Ten Commandments monument foes argue against suit dismissal
By Liz Hayes
Published: Tuesday, December 18, 2012, 12:01 a.m.
Updated: Wednesday, April 3, 2013
The Freedom From Religion Foundation and the New Kensington-Arnold School District families who are suing the district over its Ten Commandments monument have asked a federal judge to deny the district's request to dismiss the case.
The district, through its attorneys Anthony G. Sanchez and Amie A. Thompson, in November asked U.S. District Judge Terrence F. McVerry to throw out the lawsuit because they believe the monolith, donated by a local Fraternal Order of the Eagles branch about 50 years ago, is a secular and historical touchstone rather than a religious endorsement.
Two district parents and their children in September joined the Wisconsin-based organization that advocates the separation of church and state to demand the removal of the Decalogue at Valley High School. The plaintiffs argue the monument violates the First Amendment's prohibition on government establishing a religion.
On Friday, Marcus B. Schneider, the attorney representing the plaintiffs, responded to the request for dismissal by arguing the district's attorneys had attempted to “put the proverbial cart before the horse” by trying to argue the final merits of the case prior to the discovery phase when each side exchanges information and establishes facts.
Given the complexity of court cases dealing with the Establishment Clause — that part of the First Amendment that states “Congress shall make no law respecting an establishment of religion” — and an array of rulings, Schneider indicated each situation must be weighed individually.
Additionally, Schneider believes the district's assertion that a 2005 U.S. Supreme Court case resolves the New Kensington-Arnold case does not account for the nuanced differences between the two cases.
The district's request for dismissal frequently referenced the Van Orden versus Perry case, in which the display of a monument nearly identical to the New Kensington Decalogue on the grounds of the Texas State Capitol building was found to be constitutional.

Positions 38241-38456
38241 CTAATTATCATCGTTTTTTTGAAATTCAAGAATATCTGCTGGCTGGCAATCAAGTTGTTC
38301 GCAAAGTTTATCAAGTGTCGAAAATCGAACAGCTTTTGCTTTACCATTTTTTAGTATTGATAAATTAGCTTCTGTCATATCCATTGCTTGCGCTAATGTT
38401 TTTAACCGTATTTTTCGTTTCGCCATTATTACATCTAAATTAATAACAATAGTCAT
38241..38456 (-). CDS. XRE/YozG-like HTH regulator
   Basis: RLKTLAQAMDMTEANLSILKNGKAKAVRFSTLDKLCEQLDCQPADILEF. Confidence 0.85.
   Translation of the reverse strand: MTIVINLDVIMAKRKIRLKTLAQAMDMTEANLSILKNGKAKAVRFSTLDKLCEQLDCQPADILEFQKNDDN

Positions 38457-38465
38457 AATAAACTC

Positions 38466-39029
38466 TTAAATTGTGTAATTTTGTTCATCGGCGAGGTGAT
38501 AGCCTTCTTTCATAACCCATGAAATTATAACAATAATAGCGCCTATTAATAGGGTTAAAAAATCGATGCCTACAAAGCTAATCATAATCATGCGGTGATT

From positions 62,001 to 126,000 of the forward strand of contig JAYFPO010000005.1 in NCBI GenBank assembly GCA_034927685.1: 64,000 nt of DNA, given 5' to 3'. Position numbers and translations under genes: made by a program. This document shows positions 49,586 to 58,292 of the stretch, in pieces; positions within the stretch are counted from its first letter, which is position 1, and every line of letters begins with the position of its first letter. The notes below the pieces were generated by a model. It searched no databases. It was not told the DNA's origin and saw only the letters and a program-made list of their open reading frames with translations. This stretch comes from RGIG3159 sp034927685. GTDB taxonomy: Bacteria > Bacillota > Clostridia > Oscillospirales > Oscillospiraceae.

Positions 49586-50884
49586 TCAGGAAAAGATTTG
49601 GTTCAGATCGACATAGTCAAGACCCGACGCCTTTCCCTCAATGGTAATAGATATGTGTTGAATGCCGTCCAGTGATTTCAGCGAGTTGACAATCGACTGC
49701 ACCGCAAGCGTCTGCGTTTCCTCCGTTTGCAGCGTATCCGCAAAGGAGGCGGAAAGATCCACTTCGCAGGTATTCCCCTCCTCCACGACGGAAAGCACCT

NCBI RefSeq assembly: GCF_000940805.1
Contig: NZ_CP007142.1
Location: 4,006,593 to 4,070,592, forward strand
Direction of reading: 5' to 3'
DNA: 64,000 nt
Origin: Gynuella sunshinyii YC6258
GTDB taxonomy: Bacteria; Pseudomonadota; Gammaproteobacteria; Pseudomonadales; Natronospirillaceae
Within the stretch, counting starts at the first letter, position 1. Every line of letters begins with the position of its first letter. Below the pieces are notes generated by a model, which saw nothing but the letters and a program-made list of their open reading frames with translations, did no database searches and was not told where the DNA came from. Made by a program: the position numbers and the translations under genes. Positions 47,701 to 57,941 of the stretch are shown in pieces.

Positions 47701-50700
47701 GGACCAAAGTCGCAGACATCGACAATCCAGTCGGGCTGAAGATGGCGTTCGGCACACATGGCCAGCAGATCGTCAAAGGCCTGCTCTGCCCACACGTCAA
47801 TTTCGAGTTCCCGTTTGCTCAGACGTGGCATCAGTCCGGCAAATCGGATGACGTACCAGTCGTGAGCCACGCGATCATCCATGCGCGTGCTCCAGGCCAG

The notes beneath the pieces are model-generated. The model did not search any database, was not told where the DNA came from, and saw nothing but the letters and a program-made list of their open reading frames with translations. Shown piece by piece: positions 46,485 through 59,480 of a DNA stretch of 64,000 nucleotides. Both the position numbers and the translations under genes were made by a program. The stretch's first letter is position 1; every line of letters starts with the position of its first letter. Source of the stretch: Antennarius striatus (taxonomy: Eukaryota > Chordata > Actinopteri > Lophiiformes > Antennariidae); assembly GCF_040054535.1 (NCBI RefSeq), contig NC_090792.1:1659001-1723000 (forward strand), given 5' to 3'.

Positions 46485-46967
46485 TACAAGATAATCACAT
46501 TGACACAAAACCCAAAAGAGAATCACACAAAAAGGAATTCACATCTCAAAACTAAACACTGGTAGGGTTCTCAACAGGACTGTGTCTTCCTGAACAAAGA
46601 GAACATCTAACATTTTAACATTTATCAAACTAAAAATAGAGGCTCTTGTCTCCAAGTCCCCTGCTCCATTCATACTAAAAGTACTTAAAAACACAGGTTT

“Courts have drawn a clear distinction between religious display cases involving public schools and those involving other government property,” Schneider wrote.
Schneider noted other differences between the two cases:
• The Texas monument's placement in a park among nearly 40 other monuments and historical markers, whereas the Valley High School monument stands alone;
• Plaintiff Thomas Van Orden could avoid the Texas monument by taking a different path to the Texas Supreme Court Library or using another library altogether, whereas Valley High School students must attend school and can't avoid the monument that sits in front of one of the building's main entrances.
In its request for dismissal, the district also asked the court to strike the plaintiffs' inclusion of comments made by school board President Bob Pallone in support of the monument, as well as references to supportive phone calls received by the district and a prayer vigil sponsored by clergy.
The district argued Pallone's comments on the Facebook page “Keep the Ten Commandments at Valley High School” were personal and not representative of the entire school board and, along with the other references to community support, were immaterial to the case.
Schneider counters that Pallone appeared to be speaking for the entire district by using phrases such as “the administration, the board and our staff are outraged by the request...” Pallone's comments, made in March, since have been removed from the site.
Schneider argued a reasonable observer could interpret Pallone's and the community's support as being “rooted in its favoring a particular religion.”
He noted that in another Establishment Clause case, Green versus the Haskell County (Oklahoma) Board of Commissioners in 2009, the Tenth Circuit Court of Appeals used statements made by individual commissioners to the media as indicators of the overall board's views when it ordered a Ten Commandments monument be removed from the courthouse lawn.
Liz Hayes is a staff writer for Trib Total Media. She can be reached at 724-226-4680 or firstname.lastname@example.org.
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